The thread of social justice awareness weaves through the entire school culture, building an appreciation for diverse points of views and cultures. Utilizing restorative justice models, the school creates an environment where students both develop their voice and also learn to hear and honor other perspectives.
We believe that education must not only provide knowledge but also cultivate knowledgeable people who participate responsibly in a democratic society, citizens who use information to solve problems and to promote ideas. The work of John Dewey and Mortimer Adler underscores the School’s philosophy of education. Both philosophers suggest that the transfer of knowledge is only part of the role of schools. Thinking, reflecting on factual information, finding cross-connections and “mutual” points of contact create citizens able to function equitably in their communities. School environments in which thinking reflectively can occur on a daily basis teach students to become citizens of their nation and of their world. Such an environment requires commitment on the part of all members of a school community to provide opportunities of time and experience for students to feel safe enough to reflect honestly on their behavior and to weigh the impact of their behavior on the larger community. The School accepts that in any human interaction conflicts will arise and has developed a number of formal and informal ways to foster responsible, compassionate behavior.
In 2005 the Thaddeus Stevens School joined the national network of First Amendment Schools. The network schools are “designed to transform how schools teach and practice the rights and responsibilities of citizenship that frame civic life in our democracy.” Their vision that the “five freedoms protected by the First Amendment are a cornerstone of American democracy and essential for citizenship in a diverse society” dovetails with the Thaddeus Stevens School mission to prepare students who fulfill their “civic duties; embrace human diversity; and thrive in a complex world.”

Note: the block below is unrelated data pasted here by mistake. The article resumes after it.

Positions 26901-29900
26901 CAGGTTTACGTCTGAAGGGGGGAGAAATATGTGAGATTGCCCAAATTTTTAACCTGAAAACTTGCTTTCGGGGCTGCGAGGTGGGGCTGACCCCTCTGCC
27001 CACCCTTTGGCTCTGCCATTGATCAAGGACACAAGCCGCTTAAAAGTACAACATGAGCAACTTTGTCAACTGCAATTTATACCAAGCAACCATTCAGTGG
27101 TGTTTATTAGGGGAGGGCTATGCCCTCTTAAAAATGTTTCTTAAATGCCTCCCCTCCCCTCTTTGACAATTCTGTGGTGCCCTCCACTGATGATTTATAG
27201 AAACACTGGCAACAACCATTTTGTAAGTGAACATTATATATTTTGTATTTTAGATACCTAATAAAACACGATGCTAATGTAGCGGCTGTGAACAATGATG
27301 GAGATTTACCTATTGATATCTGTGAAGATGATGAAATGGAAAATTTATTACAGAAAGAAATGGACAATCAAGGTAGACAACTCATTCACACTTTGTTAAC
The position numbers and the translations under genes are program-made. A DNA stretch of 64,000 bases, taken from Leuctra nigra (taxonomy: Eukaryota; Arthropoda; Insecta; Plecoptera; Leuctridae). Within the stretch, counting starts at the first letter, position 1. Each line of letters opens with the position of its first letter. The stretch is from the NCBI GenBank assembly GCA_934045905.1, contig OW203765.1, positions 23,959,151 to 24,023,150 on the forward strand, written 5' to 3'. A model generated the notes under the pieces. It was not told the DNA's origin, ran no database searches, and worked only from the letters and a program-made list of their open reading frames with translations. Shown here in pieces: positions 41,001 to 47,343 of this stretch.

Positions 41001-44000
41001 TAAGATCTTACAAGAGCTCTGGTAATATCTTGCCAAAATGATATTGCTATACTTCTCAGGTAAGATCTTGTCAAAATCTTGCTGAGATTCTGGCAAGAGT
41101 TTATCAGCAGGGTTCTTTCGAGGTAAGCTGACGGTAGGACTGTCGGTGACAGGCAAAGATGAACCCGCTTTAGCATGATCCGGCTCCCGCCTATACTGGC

Resolving student interpersonal conflicts through the prism of civic duty provides a broad context for students to examine their behavior in terms of the school community and how the group works as a whole unit. Teachers work to ensure that all voices are heard and students participate in the resolution of any problems. The School mission, the idea that responsibility is necessary to maintain democratic ideals, and the importance of respect for self and others are all used to resolve conflict and reestablish the intellectual and emotional safety that promotes critical thinking.
If there are ongoing issues between and among students, the School is prepared to interrupt the schedule, open a forum for discussion, and to provide time for students to openly process their grievances. Once students are aware of this process and have experienced it, they become more able self-govern their interactions with others.
The first week of school is devoted to an orientation of our academic and our citizenship standards and expectations. Students participate in a number of team-building exercises and a workshop designed by the American Civil Liberties Union called the Pyramid of Hate. During this workshop students work in groups discussing the various types of name-calling, stereotyping, exclusion, and rumor that they have experienced both as a perpetrator and as a victim. Large and small group discussions suggest ways to avoid such behaviors and the benefits to becoming an inclusive person. The orientation activities serve as touchstones throughout the year as issues or conflicts arise.
The focus is always on becoming citizens who are able to “thrive in a complex world.”